"At first I was waiting for [third baseman Geoff] Blum to call me off but I didn't hear anything," Corbin said. "So I got the ball and I knew Maybin was running fast so I knew I had no shot at first. I looked at second and saw [Aaron] Hill there. I turned and threw it and got lucky to get him out. I don't think I've ever made a play like that, but it helped us out of the inning."
Like Corbin, Gibson had never seen a pitcher make a play like that before either.
"I was just hoping he wasn't going to throw to first but he threw it to second right on the money, pretty good play," Gibson said. "Not many people have the sense or savvy to understand where to go with that. Most people would eat the ball but he surprised the runner."
Saunders to make rehab start Sunday
PHOENIX -- Even though he wanted to avoid it, D-backs lefty Joe Saunders will make a Minor League rehab start Sunday before rejoining the club's rotation after the All-Star break.
The 31-year-old pitched a simulated game Tuesday at Chase Field and came out of it saying he felt he's ready to start right away for the D-backs. Saunders has been on the disabled list since June 23, retroactive to June 17, with shoulder inflammation.
"He's not real happy about it but I think that's the safe way to do it," manager Kirk Gibson said of Saunders making a rehab outing. "We want him back for the long term. We all want him back in the rotation but we think this is the way we're going to go."
The D-backs have not announced where Saunders will make the start, but Gibson said if it goes well, he should rejoin the rotation when the season resumes after the break.
Saunders is 4-5 with a 3.44 ERA on the season.
Final Vote nominee Hill continues to deliver
PHOENIX -- His team may have lost its fifth straight game Wednesday, but National League Final Vote candidate Aaron Hill continued to produce for the D-backs.
The second baseman collected a double Wednesday, driving in a run and scoring a run in the D-backs' 8-6 loss.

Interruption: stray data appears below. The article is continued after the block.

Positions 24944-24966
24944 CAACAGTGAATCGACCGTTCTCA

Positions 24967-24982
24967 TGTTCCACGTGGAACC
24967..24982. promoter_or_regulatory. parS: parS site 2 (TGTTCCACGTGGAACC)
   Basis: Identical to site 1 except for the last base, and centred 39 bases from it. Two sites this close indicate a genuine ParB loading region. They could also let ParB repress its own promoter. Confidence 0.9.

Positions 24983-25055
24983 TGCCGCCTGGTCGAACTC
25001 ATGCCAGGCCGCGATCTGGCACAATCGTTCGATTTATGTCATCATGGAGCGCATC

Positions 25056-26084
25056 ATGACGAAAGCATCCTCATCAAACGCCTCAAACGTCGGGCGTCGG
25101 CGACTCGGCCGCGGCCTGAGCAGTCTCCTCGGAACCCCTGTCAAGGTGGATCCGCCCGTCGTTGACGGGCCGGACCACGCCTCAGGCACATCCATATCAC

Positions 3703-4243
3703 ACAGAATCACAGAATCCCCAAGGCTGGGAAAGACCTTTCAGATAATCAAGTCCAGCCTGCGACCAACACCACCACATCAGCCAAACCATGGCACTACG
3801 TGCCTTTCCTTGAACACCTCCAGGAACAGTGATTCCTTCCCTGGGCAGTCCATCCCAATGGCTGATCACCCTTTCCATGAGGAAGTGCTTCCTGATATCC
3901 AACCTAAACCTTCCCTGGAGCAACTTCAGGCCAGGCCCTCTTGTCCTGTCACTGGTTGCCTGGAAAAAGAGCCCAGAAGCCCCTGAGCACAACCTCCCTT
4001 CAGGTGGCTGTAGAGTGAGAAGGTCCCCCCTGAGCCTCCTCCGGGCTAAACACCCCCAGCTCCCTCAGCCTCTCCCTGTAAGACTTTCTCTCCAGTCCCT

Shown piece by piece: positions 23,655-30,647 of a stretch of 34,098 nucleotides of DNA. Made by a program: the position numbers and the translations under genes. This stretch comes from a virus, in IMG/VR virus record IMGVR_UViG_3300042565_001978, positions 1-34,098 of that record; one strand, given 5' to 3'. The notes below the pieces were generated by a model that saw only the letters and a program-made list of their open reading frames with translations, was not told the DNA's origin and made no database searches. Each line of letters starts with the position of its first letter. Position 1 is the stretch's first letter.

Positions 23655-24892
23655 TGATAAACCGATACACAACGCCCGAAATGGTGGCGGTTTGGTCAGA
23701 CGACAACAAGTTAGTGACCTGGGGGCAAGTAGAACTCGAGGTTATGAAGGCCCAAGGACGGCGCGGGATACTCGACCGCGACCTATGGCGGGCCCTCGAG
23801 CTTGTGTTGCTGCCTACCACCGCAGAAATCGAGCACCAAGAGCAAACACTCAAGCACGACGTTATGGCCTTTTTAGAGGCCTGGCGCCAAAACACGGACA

His hit extended his hitting streak at Chase Field to 19 games, which is tied for the third longest streak in club history.
The 30-year-old also stole a hit and an RBI away from Chase Headley with a nice snag on a ground ball into the hole on the right side of the infield in the ninth inning.
On the season, Hill is batting an even .300 with 11 homers and 39 RBIs.
Hill, a candidate in the All-Star Game Final Vote sponsored by Firestone, is competing against Michael Bourn (Braves), David Freese (Cardinals) and Bryce Harper (Nationals). Voting ends Thursday at 1 p.m. MST.
The D-backs agreed to terms with Evan Marzilli on Wednesday, their eighth-round selection in the 2012 First-Year Player Draft.
An outfielder for South Carolina, Marzilli hit .284 with 20 extra-base hits and 32 RBIs as a junior in 2012. He was named to the College World Series All-Tournament Team in June and the SEC All-Defensive Team.
The club has now signed 14 of its first 15 Draft picks.
Aaron Hill's spikes worn during both cycles he hit for in June have been donated to the National Baseball Hall of Fame in Cooperstown, N.Y.
The D-backs have hit a home run in 14 straight games, the longest single-season streak in club history.
Tyler Emerick is an associate reporter for MLB.com. This story was not subject to the approval of Major League Baseball or its clubs.